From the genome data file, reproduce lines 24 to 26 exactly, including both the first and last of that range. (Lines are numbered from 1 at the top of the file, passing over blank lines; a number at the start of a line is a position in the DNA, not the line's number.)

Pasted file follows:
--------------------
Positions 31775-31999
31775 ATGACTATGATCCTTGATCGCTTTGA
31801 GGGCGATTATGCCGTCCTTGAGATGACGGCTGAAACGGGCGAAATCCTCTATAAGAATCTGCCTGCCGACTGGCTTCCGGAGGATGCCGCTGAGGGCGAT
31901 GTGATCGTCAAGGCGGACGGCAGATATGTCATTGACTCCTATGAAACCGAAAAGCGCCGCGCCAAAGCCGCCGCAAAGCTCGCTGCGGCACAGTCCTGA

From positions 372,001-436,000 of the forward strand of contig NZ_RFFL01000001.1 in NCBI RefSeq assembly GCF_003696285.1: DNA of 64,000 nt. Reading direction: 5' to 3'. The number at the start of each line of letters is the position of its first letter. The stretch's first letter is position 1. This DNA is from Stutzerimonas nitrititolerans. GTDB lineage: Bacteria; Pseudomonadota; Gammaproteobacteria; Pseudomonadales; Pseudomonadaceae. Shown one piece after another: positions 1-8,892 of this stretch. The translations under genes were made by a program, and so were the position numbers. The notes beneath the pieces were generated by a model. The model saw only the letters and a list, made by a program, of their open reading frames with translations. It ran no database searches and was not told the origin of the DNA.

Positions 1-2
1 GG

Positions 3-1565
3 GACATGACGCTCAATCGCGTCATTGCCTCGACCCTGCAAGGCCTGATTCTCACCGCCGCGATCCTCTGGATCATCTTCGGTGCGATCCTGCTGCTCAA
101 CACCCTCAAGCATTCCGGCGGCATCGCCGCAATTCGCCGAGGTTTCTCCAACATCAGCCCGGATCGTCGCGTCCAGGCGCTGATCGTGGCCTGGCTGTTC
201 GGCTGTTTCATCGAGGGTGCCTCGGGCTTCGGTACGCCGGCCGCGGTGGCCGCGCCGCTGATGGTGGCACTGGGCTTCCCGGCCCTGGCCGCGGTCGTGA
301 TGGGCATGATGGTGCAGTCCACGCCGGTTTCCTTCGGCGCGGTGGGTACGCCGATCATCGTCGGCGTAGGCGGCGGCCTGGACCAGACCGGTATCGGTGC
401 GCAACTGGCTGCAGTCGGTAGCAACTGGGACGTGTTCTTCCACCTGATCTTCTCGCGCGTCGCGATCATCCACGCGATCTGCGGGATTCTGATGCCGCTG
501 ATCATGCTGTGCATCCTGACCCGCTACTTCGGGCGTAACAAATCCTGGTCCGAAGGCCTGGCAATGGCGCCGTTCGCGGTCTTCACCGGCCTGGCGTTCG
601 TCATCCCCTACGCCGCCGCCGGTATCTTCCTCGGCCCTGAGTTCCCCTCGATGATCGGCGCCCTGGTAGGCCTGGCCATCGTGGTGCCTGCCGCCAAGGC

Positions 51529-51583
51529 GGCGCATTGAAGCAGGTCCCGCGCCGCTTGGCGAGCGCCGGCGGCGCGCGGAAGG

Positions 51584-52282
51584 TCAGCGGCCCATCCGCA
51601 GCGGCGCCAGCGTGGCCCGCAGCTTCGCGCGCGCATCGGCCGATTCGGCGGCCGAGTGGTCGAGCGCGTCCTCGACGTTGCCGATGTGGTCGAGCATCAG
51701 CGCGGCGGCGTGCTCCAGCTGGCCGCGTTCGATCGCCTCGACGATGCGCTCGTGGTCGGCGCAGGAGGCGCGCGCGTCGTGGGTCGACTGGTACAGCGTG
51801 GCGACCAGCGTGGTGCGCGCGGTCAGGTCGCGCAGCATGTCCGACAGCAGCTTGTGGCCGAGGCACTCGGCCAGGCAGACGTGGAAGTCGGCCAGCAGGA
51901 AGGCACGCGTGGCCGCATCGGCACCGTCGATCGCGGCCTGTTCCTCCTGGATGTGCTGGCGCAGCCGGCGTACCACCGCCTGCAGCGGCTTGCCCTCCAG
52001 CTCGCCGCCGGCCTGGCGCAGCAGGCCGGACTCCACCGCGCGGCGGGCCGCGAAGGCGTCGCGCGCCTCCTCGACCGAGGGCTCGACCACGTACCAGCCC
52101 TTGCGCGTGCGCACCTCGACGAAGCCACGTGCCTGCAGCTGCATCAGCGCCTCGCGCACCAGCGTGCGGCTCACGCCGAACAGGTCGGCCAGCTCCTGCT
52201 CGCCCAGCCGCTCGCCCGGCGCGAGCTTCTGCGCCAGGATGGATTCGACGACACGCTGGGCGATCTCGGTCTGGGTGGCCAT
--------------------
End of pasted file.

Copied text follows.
52001 CTCGCCGCCGGCCTGGCGCAGCAGGCCGGACTCCACCGCGCGGCGGGCCGCGAAGGCGTCGCGCGCCTCCTCGACCGAGGGCTCGACCACGTACCAGCCC
52101 TTGCGCGTGCGCACCTCGACGAAGCCACGTGCCTGCAGCTGCATCAGCGCCTCGCGCACCAGCGTGCGGCTCACGCCGAACAGGTCGGCCAGCTCCTGCT
52201 CGCCCAGCCGCTCGCCCGGCGCGAGCTTCTGCGCCAGGATGGATTCGACGACACGCTGGGCGATCTCGGTCTGGGTGGCCAT